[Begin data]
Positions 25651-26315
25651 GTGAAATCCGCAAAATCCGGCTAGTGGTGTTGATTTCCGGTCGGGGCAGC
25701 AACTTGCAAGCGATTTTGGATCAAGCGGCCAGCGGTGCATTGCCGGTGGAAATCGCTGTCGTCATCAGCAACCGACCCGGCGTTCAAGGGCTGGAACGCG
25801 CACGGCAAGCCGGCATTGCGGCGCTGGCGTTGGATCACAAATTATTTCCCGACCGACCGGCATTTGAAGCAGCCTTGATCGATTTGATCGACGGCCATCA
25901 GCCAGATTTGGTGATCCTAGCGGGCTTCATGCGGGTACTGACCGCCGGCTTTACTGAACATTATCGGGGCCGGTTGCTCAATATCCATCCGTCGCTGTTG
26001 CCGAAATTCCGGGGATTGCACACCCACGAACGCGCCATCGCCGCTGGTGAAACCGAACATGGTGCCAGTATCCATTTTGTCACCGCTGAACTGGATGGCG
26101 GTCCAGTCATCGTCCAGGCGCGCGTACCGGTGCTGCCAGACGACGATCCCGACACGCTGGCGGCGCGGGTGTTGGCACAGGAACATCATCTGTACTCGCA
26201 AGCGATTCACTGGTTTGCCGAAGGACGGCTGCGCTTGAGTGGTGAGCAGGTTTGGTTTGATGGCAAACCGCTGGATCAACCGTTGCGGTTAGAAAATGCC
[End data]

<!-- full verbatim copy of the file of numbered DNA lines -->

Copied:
Positions 25651-26315
25651 GTGAAATCCGCAAAATCCGGCTAGTGGTGTTGATTTCCGGTCGGGGCAGC
25701 AACTTGCAAGCGATTTTGGATCAAGCGGCCAGCGGTGCATTGCCGGTGGAAATCGCTGTCGTCATCAGCAACCGACCCGGCGTTCAAGGGCTGGAACGCG
25801 CACGGCAAGCCGGCATTGCGGCGCTGGCGTTGGATCACAAATTATTTCCCGACCGACCGGCATTTGAAGCAGCCTTGATCGATTTGATCGACGGCCATCA
25901 GCCAGATTTGGTGATCCTAGCGGGCTTCATGCGGGTACTGACCGCCGGCTTTACTGAACATTATCGGGGCCGGTTGCTCAATATCCATCCGTCGCTGTTG
26001 CCGAAATTCCGGGGATTGCACACCCACGAACGCGCCATCGCCGCTGGTGAAACCGAACATGGTGCCAGTATCCATTTTGTCACCGCTGAACTGGATGGCG
26101 GTCCAGTCATCGTCCAGGCGCGCGTACCGGTGCTGCCAGACGACGATCCCGACACGCTGGCGGCGCGGGTGTTGGCACAGGAACATCATCTGTACTCGCA
26201 AGCGATTCACTGGTTTGCCGAAGGACGGCTGCGCTTGAGTGGTGAGCAGGTTTGGTTTGATGGCAAACCGCTGGATCAACCGTTGCGGTTAGAAAATGCC